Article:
Flushing Townsend Harris High School teacher removed following sexual misconduct accusations

Townsend Harris High School in Flushing (Screenshot via Google Maps)

A former English teacher at Townsend Harris High School in Flushing has been removed from the campus following allegations of sexual misconduct with students.

Joseph Canzoneri, who was removed from Townsend Harris High School in 2018 and reinstated this fall by the city Department of Education (DOE), has been reassigned outside of the school building, according to the DOE. 

“Our number one duty is ensuring the safety of our school communities and there is nothing more important than the well-being of each and every one of our students,” DOE spokesperson Katie O’Hanlon said. “This employee was immediately removed from the classrooms once these deeply disturbing allegations came to light and will never be permitted back in Townsend Harris again.” 

A report from student journalists at the school’s newspaper, The Classic, revealed that although Canzoneri was removed from the classroom, he still came into contact with students for extended periods of time in an office area in the building. 

One student had told The Classic that she felt “disgusted at the school for putting her in a dangerous situation” and that Canzoneri still had a job. Another student told the student newspaper that they felt “unsettled and concerned” as Canzoneri was a constant presence in the room.

The reporters obtained a document that showed Canzoneri was assigned to help supervise a schoolwide gathering in the auditorium along with other teachers.

The outlet also received a report from the special commissioner of investigation for the New York City School District that outlined Canzoneri’s alleged misconduct.

The report was sent to then-Schools Chancellor Richard Carranza on May 31, 2019. According to the school newspaper, SCI investigators concluded that Canzoneri “demonstrated a consistent and troubling pattern of inappropriate behavior.”

The office had recommended that Canzoneri be fired and prevented from securing any future employment from the “DOE, its vendors, or in any of its facilities.” The DOE appropriately pursued Canzoneri’s termination after the SCI report, but all charges against him were later dropped because the involved students refused to testify against him in a hearing. 

The DOE told QNS that based on state law and labor agreements, the department had to reinstate Canzoneri in his former position.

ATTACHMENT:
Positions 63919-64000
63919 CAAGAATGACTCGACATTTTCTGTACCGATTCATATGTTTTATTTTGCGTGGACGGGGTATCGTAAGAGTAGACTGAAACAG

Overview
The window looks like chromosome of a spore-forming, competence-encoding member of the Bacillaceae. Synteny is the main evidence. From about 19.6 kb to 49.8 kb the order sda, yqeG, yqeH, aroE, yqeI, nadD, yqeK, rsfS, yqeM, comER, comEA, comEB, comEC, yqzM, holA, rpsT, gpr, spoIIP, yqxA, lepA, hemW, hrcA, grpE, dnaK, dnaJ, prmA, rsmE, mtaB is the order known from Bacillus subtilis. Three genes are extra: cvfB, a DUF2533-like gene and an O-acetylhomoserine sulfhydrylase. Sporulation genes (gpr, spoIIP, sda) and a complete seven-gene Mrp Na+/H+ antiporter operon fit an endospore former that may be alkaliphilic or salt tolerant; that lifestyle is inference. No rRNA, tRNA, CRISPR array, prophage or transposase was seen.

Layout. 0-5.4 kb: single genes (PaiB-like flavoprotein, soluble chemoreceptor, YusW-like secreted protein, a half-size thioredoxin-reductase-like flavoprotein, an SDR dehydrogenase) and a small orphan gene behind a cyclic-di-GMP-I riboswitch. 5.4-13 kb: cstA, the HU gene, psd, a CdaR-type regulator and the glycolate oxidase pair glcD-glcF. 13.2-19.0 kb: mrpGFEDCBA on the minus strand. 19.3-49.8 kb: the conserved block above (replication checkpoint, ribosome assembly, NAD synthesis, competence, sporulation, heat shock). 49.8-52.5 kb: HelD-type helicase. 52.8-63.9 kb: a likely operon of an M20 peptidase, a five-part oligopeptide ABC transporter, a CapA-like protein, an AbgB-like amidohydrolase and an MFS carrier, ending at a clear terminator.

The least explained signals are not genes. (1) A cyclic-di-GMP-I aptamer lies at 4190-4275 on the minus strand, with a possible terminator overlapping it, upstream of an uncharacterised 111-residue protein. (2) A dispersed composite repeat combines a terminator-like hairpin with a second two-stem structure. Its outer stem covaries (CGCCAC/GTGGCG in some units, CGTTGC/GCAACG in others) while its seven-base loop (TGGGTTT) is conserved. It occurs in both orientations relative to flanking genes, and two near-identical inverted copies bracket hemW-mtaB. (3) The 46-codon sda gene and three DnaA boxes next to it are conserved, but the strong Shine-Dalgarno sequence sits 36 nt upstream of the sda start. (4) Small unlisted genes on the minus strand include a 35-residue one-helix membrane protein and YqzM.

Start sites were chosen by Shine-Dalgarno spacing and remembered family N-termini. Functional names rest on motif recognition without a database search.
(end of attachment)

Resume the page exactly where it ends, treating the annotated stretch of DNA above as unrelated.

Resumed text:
The principal of Townsend Harris had refused to give him any class assignments and worked with the DOE to completely remove him from the school. 

“Canzoneri was immediately removed from the classroom when the investigation began, and following the SCI report the DOE pursued termination against him,” the DOE said. 

The DOE said they’re bound by New York State Education Law, which states that a school district cannot terminate a tenured teacher without a hearing. These hearings are known as 3020-a proceedings, and termination can only occur following an independent hearing officer’s decision. 

“This case’s hearing officer dismissed all charges against Canzoneri and ordered him to be reinstated in his prior position,” the DOE said. “We are bound by state law to follow the hearing officer’s orders, and have been able to reassign him outside the school building.” 

Following The Classic’s inquiries on Canzoneri which led to his removal, three senior students organized a sit-in protest on Nov. 23 in the school’s lobby to share their thoughts on the issue. 

The students called for “transparency regarding credible sexual misconduct accusations that are made against teachers within the school, the banning of the accused from entering the building and interacting with students, training for students, transparency for past failures, and the revision of DOE sexual misconduct policies,” according to The Classic. 

In light of the findings of the SCI report, Councilman James Gennaro, who represents the 24th Council District, said he finds it unconscionable that Canzoneri was returned to THHS in September, where he was no longer assigned to a teaching position, but had access to students. 

“Although I am normally cautious to not call for the removal and punishment of a teacher over allegations unless they are substantiated after appropriate due process, in this case the SCI report was unequivocal in the findings of its investigation that Joseph Canzoneri had indeed engaged in sexual relations with several students. The report findings are the difference,” Gennaro said. 

According to Gennaro, it was an “outrageously insensitive and dangerous decision” by the DOE to put additional students at risk for sexual predation. 

Gennaro says he stands with the students and parents of THHS, and all NYC students that there needs to be zero tolerance for any form of sexual predation in schools. 

“I congratulate the student reporters of The Classic for their service to the THHS community in revealing the DOE’s dangerous and unconscionable lapse in judgement,” Gennaro said.